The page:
Palliative Care 101 for Nurses

Stories - Heart StethoscopeWhether or not to choose palliative care for a patient and loved one nearing death is no new discussion, especially in the hospital setting. I have learned a few things about this subject throughout my ten-year nursing career.

One of the most important things I have learned is that considering palliative care options is a very personal, demanding and highly sensitive decision-making process for families.

Sometimes as healthcare workers we become impatient with families who cannot seem to come to a decision about which path to take when the patient is nearing the end of life. What seems clear to nurses and physicians may not be as readily accepted or understood by the family decision makers. It is during this “deliberating process” that the healthcare team needs to offer support, resources and patience to the family.

Coming to terms with end of life decisions are not easy. The family may have already been through a long course of illness with their loved one. They are tired, and feel that it is still their responsibility to do everything within their power to keep their family member alive.

I give credit to families that I have seen over the years who have been able to peacefully and courageously come to the understanding that medical interventions are limited, and know that their family member’s last days should have them feeling comfortable, and at peace – to die a dignified death.

I have watched patients who were nonverbal, with limited ability to communicate, show to their families that they do not want to remain alive anymore. They were restless, trying to remove their lines, tubing and boxes. Once the decision was made to allow them to be comfortable and to remove medical interventions they rested and appeared satisfied. The restlessness stopped. Families and healthcare workers must pay attention to these behaviors from the patients.

It is so important to allow our patients, with the support of their families, the dignity that they deserve at the end of their lives.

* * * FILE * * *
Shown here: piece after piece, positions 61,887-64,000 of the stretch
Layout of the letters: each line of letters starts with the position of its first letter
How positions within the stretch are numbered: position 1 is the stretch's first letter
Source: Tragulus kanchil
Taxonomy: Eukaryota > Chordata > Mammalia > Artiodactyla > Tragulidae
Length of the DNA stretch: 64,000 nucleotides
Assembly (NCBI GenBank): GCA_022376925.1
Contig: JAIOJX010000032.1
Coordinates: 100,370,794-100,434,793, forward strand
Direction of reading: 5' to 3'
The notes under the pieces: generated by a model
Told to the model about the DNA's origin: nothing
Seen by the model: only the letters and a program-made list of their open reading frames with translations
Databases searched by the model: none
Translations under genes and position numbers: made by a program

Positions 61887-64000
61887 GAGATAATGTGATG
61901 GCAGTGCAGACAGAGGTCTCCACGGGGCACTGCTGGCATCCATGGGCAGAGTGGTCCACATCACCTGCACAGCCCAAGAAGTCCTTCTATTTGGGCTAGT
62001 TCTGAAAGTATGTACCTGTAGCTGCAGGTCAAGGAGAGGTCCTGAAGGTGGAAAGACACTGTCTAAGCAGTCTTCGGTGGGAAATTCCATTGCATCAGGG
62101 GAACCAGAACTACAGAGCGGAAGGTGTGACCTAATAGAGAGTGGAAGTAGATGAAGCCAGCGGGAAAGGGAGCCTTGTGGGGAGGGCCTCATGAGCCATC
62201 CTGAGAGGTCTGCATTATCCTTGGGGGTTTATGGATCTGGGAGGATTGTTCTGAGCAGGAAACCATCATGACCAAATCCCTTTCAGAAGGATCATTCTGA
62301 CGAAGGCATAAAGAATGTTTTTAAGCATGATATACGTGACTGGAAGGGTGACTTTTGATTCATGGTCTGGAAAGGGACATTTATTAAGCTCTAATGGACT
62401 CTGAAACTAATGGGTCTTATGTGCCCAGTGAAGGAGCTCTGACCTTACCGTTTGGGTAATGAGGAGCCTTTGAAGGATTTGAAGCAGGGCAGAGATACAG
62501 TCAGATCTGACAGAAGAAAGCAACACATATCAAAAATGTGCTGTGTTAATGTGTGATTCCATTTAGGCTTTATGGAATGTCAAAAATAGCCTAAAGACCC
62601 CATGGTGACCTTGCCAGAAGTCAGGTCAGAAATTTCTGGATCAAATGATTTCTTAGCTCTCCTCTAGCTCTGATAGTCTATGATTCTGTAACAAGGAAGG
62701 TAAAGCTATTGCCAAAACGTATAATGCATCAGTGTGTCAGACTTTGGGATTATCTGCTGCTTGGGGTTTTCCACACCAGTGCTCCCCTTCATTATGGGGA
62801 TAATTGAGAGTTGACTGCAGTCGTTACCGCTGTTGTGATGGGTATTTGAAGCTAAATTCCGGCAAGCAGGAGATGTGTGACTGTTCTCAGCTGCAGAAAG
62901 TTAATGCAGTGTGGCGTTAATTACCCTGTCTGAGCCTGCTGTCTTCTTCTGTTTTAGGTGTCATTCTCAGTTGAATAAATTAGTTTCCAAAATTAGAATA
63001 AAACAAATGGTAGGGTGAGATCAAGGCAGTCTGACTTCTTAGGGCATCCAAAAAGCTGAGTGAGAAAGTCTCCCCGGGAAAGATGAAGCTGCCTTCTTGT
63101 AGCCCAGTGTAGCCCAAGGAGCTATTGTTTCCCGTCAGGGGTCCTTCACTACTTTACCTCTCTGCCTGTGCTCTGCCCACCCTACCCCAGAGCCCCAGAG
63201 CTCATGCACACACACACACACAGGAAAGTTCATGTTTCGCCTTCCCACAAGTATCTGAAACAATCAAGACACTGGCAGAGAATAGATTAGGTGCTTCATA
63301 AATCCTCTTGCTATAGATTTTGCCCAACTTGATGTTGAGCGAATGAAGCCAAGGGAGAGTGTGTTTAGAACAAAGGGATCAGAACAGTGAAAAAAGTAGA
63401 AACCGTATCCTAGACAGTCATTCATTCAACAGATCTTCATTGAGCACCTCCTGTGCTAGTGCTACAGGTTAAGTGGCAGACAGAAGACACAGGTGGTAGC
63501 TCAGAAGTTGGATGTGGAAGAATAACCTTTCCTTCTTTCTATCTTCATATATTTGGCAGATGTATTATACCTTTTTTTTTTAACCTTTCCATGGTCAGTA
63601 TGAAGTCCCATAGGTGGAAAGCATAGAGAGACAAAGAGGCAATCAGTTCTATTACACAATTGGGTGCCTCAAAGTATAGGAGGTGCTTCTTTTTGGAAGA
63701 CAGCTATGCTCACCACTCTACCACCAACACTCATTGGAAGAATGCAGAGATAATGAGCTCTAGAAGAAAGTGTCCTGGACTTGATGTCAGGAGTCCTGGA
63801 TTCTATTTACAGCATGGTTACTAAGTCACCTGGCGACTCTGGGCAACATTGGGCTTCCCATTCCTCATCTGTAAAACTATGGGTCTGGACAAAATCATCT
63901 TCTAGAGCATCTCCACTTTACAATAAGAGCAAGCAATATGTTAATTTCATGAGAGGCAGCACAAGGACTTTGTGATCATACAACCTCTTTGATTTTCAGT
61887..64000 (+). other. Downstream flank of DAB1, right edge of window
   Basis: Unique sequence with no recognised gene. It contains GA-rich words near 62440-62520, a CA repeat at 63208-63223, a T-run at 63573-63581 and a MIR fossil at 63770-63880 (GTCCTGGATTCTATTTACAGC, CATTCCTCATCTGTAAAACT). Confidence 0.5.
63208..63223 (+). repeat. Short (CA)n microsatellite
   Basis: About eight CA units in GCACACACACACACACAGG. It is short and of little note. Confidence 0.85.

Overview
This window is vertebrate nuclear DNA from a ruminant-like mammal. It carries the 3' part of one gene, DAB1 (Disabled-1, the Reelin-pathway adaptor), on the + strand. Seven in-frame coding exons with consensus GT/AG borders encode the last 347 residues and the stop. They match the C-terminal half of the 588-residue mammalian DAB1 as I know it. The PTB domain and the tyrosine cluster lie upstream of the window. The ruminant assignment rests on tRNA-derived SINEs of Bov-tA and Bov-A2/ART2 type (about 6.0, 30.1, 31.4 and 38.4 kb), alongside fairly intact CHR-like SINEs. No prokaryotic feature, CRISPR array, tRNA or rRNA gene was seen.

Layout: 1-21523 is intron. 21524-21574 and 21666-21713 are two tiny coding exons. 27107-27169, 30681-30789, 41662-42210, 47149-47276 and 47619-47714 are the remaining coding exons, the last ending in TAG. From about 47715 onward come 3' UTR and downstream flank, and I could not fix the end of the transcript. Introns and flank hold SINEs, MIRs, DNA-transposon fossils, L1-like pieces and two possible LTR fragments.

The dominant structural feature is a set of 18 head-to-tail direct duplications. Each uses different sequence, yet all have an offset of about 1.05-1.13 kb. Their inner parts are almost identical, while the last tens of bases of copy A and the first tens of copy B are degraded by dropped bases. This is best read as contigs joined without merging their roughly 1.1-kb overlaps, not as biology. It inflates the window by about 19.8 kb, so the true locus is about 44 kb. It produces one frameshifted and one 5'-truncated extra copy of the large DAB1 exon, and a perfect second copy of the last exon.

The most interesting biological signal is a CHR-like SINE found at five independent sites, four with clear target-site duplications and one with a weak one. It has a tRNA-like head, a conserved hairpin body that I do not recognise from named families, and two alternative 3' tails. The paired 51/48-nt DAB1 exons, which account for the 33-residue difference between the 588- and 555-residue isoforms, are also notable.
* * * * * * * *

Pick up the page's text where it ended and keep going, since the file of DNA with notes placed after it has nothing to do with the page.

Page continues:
There is a world of support available for families and patients once a decision has been made to end treatment and provide a peaceful transition.

Most hospitals have “quilt makers” that voluntarily provide hand made quits to cover the dying patient. If the patient does not have visitors there are other volunteers through spiritual support services called doulas who offer their presence through sitting or reading. A specially trained music thanatology harpist who plays at the bedside offers comfort and support. These, along with highly skilled nurses and physicians, provide a unique approach to end of life care.

Don’t think for a minute that just because a patient is nonverbal, and primarily unresponsive, that they are not aware of what is happening at the bedside. One woman, after not having any visitors for several days received flowers from her friends. A harpist played briefly in her room and then, satisfied, she let go and drifted off peacefully.

Another patient waited for his son to come. After the son sat with his dad for a period of time, the man was able to die at peace in the comfort of family. The son was able to say good bye and to express his love one last time.

Some patients wait until all family members leave the room, so as not to cause them too much grief. When the family steps out, the patient dies, comfortably and peacefully.

There is much to be said about dignity at the end of life. The support is there for family members in that process.

There is sanctity in life and sanctity in death as well.

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